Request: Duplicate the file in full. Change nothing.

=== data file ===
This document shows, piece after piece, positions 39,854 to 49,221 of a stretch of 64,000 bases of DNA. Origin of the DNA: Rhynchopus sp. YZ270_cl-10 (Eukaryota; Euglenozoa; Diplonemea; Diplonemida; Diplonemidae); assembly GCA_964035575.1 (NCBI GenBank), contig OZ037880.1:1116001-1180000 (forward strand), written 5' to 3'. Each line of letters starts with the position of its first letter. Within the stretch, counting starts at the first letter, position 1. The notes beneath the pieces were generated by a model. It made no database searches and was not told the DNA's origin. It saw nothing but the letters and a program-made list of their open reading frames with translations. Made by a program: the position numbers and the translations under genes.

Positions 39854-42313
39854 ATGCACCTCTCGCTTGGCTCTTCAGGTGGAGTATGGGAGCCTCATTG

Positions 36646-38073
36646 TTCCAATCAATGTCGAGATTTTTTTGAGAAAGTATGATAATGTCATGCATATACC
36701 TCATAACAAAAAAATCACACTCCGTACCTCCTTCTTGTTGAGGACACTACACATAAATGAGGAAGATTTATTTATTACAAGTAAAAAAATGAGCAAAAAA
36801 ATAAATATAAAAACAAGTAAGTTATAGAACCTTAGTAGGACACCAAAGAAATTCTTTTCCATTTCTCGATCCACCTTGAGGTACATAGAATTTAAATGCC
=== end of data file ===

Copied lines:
This document shows, piece after piece, positions 39,854 to 49,221 of a stretch of 64,000 bases of DNA. Origin of the DNA: Rhynchopus sp. YZ270_cl-10 (Eukaryota; Euglenozoa; Diplonemea; Diplonemida; Diplonemidae); assembly GCA_964035575.1 (NCBI GenBank), contig OZ037880.1:1116001-1180000 (forward strand), written 5' to 3'. Each line of letters starts with the position of its first letter. Within the stretch, counting starts at the first letter, position 1. The notes beneath the pieces were generated by a model. It made no database searches and was not told the DNA's origin. It saw nothing but the letters and a program-made list of their open reading frames with translations. Made by a program: the position numbers and the translations under genes.

Positions 39854-42313
39854 ATGCACCTCTCGCTTGGCTCTTCAGGTGGAGTATGGGAGCCTCATTG

Positions 36646-38073
36646 TTCCAATCAATGTCGAGATTTTTTTGAGAAAGTATGATAATGTCATGCATATACC
36701 TCATAACAAAAAAATCACACTCCGTACCTCCTTCTTGTTGAGGACACTACACATAAATGAGGAAGATTTATTTATTACAAGTAAAAAAATGAGCAAAAAA
36801 ATAAATATAAAAACAAGTAAGTTATAGAACCTTAGTAGGACACCAAAGAAATTCTTTTCCATTTCTCGATCCACCTTGAGGTACATAGAATTTAAATGCC